Long-term decline in American optimism unlikely to be halted by good news on the economy

There was a string of good news on the US economy this week, with unemployment dropping to its lowest level in four years, a significant rise in consumer spending, and a new high for the S&P 500 stock-market index. But GlobeScan’s most recent public tracking data shows that a major turnaround will be needed if Americans are to rediscover their traditional optimism about their country’s future.
The proportion of Americans who feel that their country is headed in the right direction has been on a long-term decline for over a decade. Whereas in 2001 (before the September 11 attacks) more than half of Americans felt positive about the way things in the USA were going, this has fallen on each occasion we have tracked it, until by the end of 2012 this proportion stood at less than one-third. As this chart shows, optimism in the US is now at a lower level than in four other major developed economies—Canada, Australia, Germany, and the UK.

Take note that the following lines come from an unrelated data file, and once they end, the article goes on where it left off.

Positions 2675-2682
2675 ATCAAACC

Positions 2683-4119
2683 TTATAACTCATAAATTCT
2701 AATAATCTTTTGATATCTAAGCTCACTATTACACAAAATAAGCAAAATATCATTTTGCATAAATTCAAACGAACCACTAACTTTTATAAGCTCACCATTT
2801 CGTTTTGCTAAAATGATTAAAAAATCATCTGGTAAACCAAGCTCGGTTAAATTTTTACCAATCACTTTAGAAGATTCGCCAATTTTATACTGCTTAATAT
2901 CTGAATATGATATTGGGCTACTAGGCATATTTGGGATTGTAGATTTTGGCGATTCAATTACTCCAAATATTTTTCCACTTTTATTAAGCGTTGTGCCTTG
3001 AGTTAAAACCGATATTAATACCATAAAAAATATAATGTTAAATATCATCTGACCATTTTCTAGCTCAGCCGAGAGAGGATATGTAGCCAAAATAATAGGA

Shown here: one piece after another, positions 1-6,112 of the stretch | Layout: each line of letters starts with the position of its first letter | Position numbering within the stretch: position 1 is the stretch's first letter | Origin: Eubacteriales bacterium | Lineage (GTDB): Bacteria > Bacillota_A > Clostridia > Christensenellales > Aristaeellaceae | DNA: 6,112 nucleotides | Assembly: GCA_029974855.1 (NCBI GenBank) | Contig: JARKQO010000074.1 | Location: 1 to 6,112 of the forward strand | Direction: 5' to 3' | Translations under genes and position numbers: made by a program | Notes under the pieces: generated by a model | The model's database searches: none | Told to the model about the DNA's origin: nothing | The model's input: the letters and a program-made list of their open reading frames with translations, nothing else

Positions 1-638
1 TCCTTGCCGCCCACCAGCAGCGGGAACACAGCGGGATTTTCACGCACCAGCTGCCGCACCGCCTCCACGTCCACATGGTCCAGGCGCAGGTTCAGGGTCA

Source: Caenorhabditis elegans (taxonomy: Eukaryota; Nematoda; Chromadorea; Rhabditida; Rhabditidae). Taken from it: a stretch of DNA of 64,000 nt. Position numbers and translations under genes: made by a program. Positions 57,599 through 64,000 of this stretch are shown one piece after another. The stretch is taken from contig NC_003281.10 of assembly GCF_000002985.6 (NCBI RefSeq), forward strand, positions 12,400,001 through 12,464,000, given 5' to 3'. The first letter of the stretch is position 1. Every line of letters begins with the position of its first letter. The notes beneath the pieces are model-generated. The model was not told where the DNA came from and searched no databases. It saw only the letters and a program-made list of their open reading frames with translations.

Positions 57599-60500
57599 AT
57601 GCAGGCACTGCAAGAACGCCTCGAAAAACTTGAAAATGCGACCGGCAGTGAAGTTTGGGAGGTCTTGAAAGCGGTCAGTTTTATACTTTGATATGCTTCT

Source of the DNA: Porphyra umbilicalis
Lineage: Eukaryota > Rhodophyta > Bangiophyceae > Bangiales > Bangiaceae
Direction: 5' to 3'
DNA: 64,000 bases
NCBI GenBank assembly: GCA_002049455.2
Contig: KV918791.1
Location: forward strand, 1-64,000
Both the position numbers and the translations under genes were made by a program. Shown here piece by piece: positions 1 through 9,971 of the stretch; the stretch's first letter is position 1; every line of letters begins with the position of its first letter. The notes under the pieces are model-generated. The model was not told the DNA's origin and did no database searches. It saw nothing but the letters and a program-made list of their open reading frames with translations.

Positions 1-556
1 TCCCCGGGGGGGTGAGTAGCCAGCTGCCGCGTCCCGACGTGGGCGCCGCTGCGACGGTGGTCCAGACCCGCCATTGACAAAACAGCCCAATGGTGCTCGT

What is striking is that the major decline in American national optimism took place before the economic crisis of 2007/8. This suggests that a level of political polarization unprecedented in modern times, the ongoing perception of am increased terrorist threat, and a longer-term shift of economic power away from the USA may be as influential as the more recent acute economic malaise in shaping the way Americans feel about their country. It also suggests that Barack Obama should not count on the signs of economic recovery to usher in a new era of positive sentiment.
This post was written by former GlobeScan Research Director, Sam Mountford.